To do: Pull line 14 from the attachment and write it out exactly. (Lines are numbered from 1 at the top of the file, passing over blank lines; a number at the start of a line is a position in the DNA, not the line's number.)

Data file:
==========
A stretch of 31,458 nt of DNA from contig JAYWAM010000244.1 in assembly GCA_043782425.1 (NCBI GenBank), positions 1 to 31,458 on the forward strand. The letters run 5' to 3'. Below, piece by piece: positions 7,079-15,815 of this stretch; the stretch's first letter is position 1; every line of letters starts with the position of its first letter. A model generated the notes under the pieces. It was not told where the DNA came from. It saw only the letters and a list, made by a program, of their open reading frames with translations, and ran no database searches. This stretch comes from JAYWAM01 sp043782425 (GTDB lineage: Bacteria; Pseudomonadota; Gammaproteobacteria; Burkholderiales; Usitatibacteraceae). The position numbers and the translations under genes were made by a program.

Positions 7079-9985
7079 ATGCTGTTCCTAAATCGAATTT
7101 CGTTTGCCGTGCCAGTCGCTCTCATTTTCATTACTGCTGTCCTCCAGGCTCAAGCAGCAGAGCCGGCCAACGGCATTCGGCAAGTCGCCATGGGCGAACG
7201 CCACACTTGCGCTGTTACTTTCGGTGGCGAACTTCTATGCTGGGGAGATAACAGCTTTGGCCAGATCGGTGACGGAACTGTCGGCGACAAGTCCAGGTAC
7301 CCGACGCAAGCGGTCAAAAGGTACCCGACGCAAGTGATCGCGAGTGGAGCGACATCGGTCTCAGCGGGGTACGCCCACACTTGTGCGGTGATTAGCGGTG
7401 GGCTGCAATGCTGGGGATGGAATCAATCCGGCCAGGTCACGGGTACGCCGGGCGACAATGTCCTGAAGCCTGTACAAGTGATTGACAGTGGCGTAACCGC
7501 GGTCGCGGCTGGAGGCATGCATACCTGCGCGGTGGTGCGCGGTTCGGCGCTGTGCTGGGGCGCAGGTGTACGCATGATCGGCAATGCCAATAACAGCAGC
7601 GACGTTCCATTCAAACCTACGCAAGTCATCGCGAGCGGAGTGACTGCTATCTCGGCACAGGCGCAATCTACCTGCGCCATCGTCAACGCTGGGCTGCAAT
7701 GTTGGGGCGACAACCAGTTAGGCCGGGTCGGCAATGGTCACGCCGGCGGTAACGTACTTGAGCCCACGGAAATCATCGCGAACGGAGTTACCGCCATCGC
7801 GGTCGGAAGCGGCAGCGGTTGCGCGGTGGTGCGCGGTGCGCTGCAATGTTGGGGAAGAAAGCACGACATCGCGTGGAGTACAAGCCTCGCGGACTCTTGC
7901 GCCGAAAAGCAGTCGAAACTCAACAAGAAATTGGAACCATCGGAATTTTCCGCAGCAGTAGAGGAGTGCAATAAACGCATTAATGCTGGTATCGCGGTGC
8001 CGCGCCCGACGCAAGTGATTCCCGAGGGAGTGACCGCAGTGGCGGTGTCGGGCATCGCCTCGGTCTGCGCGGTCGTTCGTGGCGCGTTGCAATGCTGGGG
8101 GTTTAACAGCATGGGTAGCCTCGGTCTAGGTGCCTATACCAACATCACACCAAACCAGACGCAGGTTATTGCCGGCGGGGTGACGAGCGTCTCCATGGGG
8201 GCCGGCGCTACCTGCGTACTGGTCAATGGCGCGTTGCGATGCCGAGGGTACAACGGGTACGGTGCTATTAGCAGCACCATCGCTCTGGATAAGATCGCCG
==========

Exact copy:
8101 GTTTAACAGCATGGGTAGCCTCGGTCTAGGTGCCTATACCAACATCACACCAAACCAGACGCAGGTTATTGCCGGCGGGGTGACGAGCGTCTCCATGGGG